Denying the other scholars does not speak good for you at all. The so called professor emeritus Golden is using the words "nomads" and "Turks" as synonyms which is extremely irritating, and very very unscientific. It is high time for you Turks, to understand that the nomadic culture is not privilege only for Turks - there were in Central Asia also Indo-European nomads - Iranian, Tocharian, Scythians and so on. Turning a blind eye to their existence is disrespectful to your own origin - their blood is also in you. But let's play some simple science - do you understand how to multiply the probabilities of independent variables? Let's take only 4 such variables:

A) A = Romans, Greeks and Byzantines called the people North of Black Sea, only 20 years after the death of Attila (and 2 centuries after that) Huns, only by some strange habit. This is highly implausible. But I will give this event ( that these people were not Huns) 30% chance. This is very generous - the actual chances are less than 10% - Romans were not idiots.

B) B= anthropological data = brahicranic Europoids with small mongoloid admixture - the same for the Huns, and Bulgars, who appear only 20 years after the Huns, on the same place where the Huns " disappear". I will give this event ( to be coincidence) 40 % chance - again very generous number. The real number is probably less than 20%.

C) C= circular type artificial cranial deformation- again, although not very unusual practice, but the same type to be practiced by Huns and the people who appear on their place 20 years after them - is not very probable. 35 % is again generous number.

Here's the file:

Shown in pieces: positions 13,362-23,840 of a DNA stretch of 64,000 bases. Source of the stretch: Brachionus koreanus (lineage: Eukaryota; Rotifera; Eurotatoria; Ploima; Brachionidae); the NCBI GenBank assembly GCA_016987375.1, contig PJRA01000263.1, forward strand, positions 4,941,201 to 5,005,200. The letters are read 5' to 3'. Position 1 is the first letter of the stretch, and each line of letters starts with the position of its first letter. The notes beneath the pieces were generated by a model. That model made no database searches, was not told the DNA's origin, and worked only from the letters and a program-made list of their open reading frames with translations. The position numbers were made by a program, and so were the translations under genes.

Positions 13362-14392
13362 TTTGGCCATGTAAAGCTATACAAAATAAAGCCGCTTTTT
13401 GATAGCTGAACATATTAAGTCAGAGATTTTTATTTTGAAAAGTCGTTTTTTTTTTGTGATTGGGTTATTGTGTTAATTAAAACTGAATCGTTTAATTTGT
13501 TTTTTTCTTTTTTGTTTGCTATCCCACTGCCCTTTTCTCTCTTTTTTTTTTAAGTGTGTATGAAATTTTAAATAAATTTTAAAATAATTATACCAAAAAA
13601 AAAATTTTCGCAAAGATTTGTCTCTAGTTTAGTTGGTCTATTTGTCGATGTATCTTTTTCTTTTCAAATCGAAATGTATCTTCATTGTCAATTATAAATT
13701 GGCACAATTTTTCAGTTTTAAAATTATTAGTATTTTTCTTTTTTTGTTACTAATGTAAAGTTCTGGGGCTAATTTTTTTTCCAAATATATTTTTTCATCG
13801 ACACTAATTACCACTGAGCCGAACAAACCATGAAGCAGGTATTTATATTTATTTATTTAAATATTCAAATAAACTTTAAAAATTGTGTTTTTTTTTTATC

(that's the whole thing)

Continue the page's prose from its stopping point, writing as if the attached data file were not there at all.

D) D = the same language = mixture of proto-Turkic+ proto-Mongolian+ unknown language+ Iranian influence -- It is highly unlikely different people to speak such strange language. It does not matter how you call it - hunnic or R-turkic or XYZ language. 25% chance is very generous number here.

Do you know how these 4 events can happen at the same time - you have to multiply the probabilities:

P = probability Bulgars!=Huns = P(A).P(B).P(C).P(D) = 30% . 40% . 35% . 25% = 1% chance that Bulgars and Huns are different people. Deal with this number. Even if you take 60% for each of these events, you will get P=0.6^4=13%. Now make your own estimate for 8-10 different events listed on the talk page article "Huns" to coincide. The probability is almost ZERO -it's negligible. — Preceding unsigned comment added by NewZealot (talkcontribs) 20:44, 26 November 2015 (UTC)

  1. ^ "The Huns, Rome and the Birth of Europe", Hyun Jin Kim, page 256: " Thus in our sources the names Kutrigur, Bulgar and Hun are used interchangeably and refer in all probability not to separate groups but one group.", page 254 : " That the Utigurs and Kutrigurs formed the two main wings of the same steppe confederacy is proved by the foundation legend told by Procopius regarding the ethnogenesis of the two tribal groupings. He states that before the formation of both entities power in the steppe was concentrated in the hands of a single ruler ( presumably he is referring here to Ernak, son of Attila ), who then divided the power/empire between his two sons called Utigur and Kutrigur " page 141: "Utigurs, Kutrigurs and Onogurs were in all likelihood identical with the Bulgars"